- Once you have paid a deposit, the new owner can't charge you a new one or require you to pay additional fees.
- The old landlord can either transfer all of the deposits over to the new owner, or may pay them back to you, Portman said. If that money is refunded to you, the new owner can't require you to pay more than you did before.
Moreover, Portman said, landlords are responsible for providing a basic level of service for the rent you are paying. The renovations for a conversion cannot inconvenience you so much that you're denied amenities such as uninterrupted water and electricity, and access to the apartment pool or laundry room.
This doesn't mean all landlords play by the rules: Some tenants in New York are now dealing with owners who rent out their neighbors' vacated apartments as hotel rooms, filling their lobby with tourists and their luggage.
In other places, the pressure is less subtle. Kristin Jobe, a 40-year-old check-cashing manager from Phoenix, said her new landlord, who is converting her building to condos, has forced out many tenants of her building by repeatedly shutting off water and electricity. To complete renovations, the owner also has removed security lighting and doors that Jobe says are necessary in her high-crime neighborhood. "It's just wrong. It feels like a tactic to get me out," she said.
When given her 30-day notice to vacate, she decided to withhold rent, rather than pay for what she calls substandard service.
Fight back, but do it right
Jobe's frustration is understandable, but withholding rent without checking state and local laws could make matters worse, Portman said. Half of the states, including Arizona, do allow tenants to withhold rent if basic services aren't provided. But oftentimes, this money must be put into an escrow account until the landlord can rectify the situation. In other areas, the tenant has to take the landlord to small claims court to get some of her rent refunded for the time in which construction posed a problem.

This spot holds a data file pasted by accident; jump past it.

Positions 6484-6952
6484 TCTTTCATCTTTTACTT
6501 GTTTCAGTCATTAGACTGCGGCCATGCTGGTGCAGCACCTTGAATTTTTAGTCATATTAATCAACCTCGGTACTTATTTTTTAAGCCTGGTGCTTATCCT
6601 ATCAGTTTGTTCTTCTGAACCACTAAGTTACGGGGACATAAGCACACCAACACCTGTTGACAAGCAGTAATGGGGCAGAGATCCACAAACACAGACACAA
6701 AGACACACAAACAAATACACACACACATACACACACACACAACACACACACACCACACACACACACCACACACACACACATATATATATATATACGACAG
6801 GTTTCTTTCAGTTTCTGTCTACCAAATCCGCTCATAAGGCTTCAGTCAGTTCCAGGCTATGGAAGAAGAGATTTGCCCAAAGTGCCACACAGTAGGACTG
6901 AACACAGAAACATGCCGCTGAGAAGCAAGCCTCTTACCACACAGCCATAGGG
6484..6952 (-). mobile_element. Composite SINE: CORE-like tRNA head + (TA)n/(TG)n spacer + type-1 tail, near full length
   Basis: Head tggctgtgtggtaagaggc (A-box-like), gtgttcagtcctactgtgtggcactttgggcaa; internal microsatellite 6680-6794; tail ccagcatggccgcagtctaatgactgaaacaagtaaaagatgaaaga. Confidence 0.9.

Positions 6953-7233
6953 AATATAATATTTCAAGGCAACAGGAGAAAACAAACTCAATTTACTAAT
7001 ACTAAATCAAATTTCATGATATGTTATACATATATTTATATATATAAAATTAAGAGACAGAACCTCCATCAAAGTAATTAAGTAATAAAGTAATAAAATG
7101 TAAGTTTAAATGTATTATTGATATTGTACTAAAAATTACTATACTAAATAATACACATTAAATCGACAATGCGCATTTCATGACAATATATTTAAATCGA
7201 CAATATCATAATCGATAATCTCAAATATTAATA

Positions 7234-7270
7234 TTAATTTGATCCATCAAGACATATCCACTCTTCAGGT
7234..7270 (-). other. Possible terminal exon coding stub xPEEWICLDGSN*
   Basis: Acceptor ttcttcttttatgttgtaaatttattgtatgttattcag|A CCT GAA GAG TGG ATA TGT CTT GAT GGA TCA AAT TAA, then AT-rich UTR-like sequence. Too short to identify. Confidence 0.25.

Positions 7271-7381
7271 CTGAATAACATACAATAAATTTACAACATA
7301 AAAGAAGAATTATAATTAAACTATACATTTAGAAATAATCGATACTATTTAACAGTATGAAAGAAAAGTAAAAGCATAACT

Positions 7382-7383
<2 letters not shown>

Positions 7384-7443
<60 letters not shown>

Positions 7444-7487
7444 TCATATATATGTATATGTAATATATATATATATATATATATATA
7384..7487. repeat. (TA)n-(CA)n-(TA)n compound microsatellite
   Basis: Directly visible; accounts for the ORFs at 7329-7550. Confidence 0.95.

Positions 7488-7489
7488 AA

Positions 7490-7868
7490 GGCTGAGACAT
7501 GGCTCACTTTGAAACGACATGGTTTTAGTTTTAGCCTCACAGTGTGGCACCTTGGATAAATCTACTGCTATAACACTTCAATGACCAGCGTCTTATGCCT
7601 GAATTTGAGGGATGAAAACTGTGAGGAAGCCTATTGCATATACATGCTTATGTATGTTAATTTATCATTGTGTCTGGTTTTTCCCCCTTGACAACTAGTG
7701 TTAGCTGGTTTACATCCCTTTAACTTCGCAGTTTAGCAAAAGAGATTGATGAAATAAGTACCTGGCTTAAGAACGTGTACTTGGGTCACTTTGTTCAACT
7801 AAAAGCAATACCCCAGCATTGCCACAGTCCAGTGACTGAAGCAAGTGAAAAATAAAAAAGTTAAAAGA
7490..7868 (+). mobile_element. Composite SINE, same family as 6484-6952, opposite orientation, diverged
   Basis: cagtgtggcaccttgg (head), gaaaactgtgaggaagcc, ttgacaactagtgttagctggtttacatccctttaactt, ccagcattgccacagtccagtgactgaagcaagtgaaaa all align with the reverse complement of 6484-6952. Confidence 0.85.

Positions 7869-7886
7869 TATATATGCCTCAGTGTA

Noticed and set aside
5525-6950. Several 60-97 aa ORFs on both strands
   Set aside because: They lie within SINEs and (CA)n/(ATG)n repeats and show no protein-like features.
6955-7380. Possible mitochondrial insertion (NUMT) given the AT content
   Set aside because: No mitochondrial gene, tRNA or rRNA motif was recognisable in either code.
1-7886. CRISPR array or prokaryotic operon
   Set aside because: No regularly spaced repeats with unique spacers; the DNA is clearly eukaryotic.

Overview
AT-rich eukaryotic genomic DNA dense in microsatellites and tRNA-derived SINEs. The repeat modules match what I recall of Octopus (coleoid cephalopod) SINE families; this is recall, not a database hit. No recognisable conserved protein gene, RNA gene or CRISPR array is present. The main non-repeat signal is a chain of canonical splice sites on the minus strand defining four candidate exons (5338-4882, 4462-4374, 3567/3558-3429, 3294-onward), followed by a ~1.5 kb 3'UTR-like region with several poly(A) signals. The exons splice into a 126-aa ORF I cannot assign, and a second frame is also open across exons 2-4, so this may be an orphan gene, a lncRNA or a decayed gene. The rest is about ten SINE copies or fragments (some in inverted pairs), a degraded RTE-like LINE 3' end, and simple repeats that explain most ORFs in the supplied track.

In any case, Portman said, Jobe needs to send her landlord a certified letter alerting him to the problem and stating her intention to withhold rent until the problem is fixed. That way, she said, future landlords who check on her rental history will have some written proof that she's not just a deadbeat, and there was a problem that the landlord was made aware of. Otherwise, "They will say this person didn't pay her last month's rent and it will be a gamble if she will be believed," Portman said.
Once you're ready to leave your apartment, Portman said, it's also important to know what you should be getting back from your security deposit. Landlords can only deduct from your security deposit for "normal wear and tear" and cleaning. If the carpet is wearing out, the paint is yellowing or the fixtures are rusting, that's probably not your responsibility. However, if your pets have used the molding as a scratching post or your in-house bike repairs have left a big oil stain on the floor, that's on your tab. Some states, Portman said, define normal wear and tear, making it easier for tenants to get their money back. Check with your state and city housing departments to see if those conditions are spelled out.
If you're not given enough money back, or you are evicted without cause or proper notice, you can take your case to small claims court, which handles most disputes involving sums less than $7,000 to $10,000. If you're seeking more than that amount, then you should probably hire a real estate attorney, Portman said, though it's rare for most cases to go that far.
While many renters say protections are inadequate and renter activism dead, Portman said conditions are better now than they were just a few decades ago, with more regulations around notice to vacate and responsibility for repairs spelled out.
But, to be sure, for every state that has put more protections in place for renters, there are those where landlords have more power. "Tenants have more rights in the District of Columbia and in California than almost any other state," said Arizona landlord Joel Kaplan, who has owned and rented properties elsewhere. "In Arizona, renters have almost no rights. Thank God! It's great to be a landlord here."